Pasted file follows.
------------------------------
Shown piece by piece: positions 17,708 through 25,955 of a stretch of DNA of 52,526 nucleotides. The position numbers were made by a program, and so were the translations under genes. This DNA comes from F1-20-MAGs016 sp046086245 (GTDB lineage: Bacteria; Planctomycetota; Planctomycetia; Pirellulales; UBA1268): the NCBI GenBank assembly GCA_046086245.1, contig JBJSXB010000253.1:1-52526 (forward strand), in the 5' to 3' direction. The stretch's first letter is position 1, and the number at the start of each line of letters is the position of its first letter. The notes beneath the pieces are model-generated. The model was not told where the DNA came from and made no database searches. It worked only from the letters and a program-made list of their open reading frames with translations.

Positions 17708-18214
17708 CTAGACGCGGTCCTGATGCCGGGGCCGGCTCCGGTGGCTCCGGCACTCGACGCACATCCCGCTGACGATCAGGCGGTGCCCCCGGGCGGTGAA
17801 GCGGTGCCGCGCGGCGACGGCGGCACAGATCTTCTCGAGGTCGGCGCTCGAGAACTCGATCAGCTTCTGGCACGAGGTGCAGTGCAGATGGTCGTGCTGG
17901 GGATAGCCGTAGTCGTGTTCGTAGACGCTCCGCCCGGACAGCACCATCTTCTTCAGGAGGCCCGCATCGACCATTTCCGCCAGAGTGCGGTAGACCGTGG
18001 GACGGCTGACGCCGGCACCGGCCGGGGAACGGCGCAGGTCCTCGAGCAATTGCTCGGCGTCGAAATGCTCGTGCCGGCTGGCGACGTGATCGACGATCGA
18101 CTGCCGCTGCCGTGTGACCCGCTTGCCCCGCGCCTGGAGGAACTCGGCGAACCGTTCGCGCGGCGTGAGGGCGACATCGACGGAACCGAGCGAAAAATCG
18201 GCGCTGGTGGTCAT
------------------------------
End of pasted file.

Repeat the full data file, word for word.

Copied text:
Shown piece by piece: positions 17,708 through 25,955 of a stretch of DNA of 52,526 nucleotides. The position numbers were made by a program, and so were the translations under genes. This DNA comes from F1-20-MAGs016 sp046086245 (GTDB lineage: Bacteria; Planctomycetota; Planctomycetia; Pirellulales; UBA1268): the NCBI GenBank assembly GCA_046086245.1, contig JBJSXB010000253.1:1-52526 (forward strand), in the 5' to 3' direction. The stretch's first letter is position 1, and the number at the start of each line of letters is the position of its first letter. The notes beneath the pieces are model-generated. The model was not told where the DNA came from and made no database searches. It worked only from the letters and a program-made list of their open reading frames with translations.

Positions 17708-18214
17708 CTAGACGCGGTCCTGATGCCGGGGCCGGCTCCGGTGGCTCCGGCACTCGACGCACATCCCGCTGACGATCAGGCGGTGCCCCCGGGCGGTGAA
17801 GCGGTGCCGCGCGGCGACGGCGGCACAGATCTTCTCGAGGTCGGCGCTCGAGAACTCGATCAGCTTCTGGCACGAGGTGCAGTGCAGATGGTCGTGCTGG
17901 GGATAGCCGTAGTCGTGTTCGTAGACGCTCCGCCCGGACAGCACCATCTTCTTCAGGAGGCCCGCATCGACCATTTCCGCCAGAGTGCGGTAGACCGTGG
18001 GACGGCTGACGCCGGCACCGGCCGGGGAACGGCGCAGGTCCTCGAGCAATTGCTCGGCGTCGAAATGCTCGTGCCGGCTGGCGACGTGATCGACGATCGA
18101 CTGCCGCTGCCGTGTGACCCGCTTGCCCCGCGCCTGGAGGAACTCGGCGAACCGTTCGCGCGGCGTGAGGGCGACATCGACGGAACCGAGCGAAAAATCG
18201 GCGCTGGTGGTCAT